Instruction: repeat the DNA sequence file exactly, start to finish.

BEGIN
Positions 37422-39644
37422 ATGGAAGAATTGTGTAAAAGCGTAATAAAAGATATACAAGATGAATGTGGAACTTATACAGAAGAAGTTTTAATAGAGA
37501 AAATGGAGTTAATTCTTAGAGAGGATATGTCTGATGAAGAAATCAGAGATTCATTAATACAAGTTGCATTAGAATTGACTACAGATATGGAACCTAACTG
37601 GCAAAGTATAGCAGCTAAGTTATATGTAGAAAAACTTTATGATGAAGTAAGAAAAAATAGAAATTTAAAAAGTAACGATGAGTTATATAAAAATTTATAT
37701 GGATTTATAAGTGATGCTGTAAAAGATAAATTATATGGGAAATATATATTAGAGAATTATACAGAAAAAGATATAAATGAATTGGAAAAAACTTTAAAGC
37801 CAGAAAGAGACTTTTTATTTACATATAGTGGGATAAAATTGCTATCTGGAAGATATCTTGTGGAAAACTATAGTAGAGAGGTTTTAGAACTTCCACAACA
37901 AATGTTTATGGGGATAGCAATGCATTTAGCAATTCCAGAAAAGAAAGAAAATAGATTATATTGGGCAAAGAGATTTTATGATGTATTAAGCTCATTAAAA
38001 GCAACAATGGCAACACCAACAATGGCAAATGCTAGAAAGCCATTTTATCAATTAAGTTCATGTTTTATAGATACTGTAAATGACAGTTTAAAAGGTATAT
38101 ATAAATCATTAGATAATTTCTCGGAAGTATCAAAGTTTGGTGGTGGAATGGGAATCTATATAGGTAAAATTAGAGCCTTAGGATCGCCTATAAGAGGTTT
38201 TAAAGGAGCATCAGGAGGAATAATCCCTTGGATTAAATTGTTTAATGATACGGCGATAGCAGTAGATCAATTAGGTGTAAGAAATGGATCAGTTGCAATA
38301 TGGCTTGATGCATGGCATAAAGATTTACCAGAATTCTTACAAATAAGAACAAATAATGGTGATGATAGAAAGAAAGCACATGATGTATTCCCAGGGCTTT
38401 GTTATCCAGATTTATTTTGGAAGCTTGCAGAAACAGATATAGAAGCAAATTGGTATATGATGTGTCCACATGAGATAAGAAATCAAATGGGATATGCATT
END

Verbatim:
Positions 37422-39644
37422 ATGGAAGAATTGTGTAAAAGCGTAATAAAAGATATACAAGATGAATGTGGAACTTATACAGAAGAAGTTTTAATAGAGA
37501 AAATGGAGTTAATTCTTAGAGAGGATATGTCTGATGAAGAAATCAGAGATTCATTAATACAAGTTGCATTAGAATTGACTACAGATATGGAACCTAACTG
37601 GCAAAGTATAGCAGCTAAGTTATATGTAGAAAAACTTTATGATGAAGTAAGAAAAAATAGAAATTTAAAAAGTAACGATGAGTTATATAAAAATTTATAT
37701 GGATTTATAAGTGATGCTGTAAAAGATAAATTATATGGGAAATATATATTAGAGAATTATACAGAAAAAGATATAAATGAATTGGAAAAAACTTTAAAGC
37801 CAGAAAGAGACTTTTTATTTACATATAGTGGGATAAAATTGCTATCTGGAAGATATCTTGTGGAAAACTATAGTAGAGAGGTTTTAGAACTTCCACAACA
37901 AATGTTTATGGGGATAGCAATGCATTTAGCAATTCCAGAAAAGAAAGAAAATAGATTATATTGGGCAAAGAGATTTTATGATGTATTAAGCTCATTAAAA
38001 GCAACAATGGCAACACCAACAATGGCAAATGCTAGAAAGCCATTTTATCAATTAAGTTCATGTTTTATAGATACTGTAAATGACAGTTTAAAAGGTATAT
38101 ATAAATCATTAGATAATTTCTCGGAAGTATCAAAGTTTGGTGGTGGAATGGGAATCTATATAGGTAAAATTAGAGCCTTAGGATCGCCTATAAGAGGTTT
38201 TAAAGGAGCATCAGGAGGAATAATCCCTTGGATTAAATTGTTTAATGATACGGCGATAGCAGTAGATCAATTAGGTGTAAGAAATGGATCAGTTGCAATA
38301 TGGCTTGATGCATGGCATAAAGATTTACCAGAATTCTTACAAATAAGAACAAATAATGGTGATGATAGAAAGAAAGCACATGATGTATTCCCAGGGCTTT
38401 GTTATCCAGATTTATTTTGGAAGCTTGCAGAAACAGATATAGAAGCAAATTGGTATATGATGTGTCCACATGAGATAAGAAATCAAATGGGATATGCATT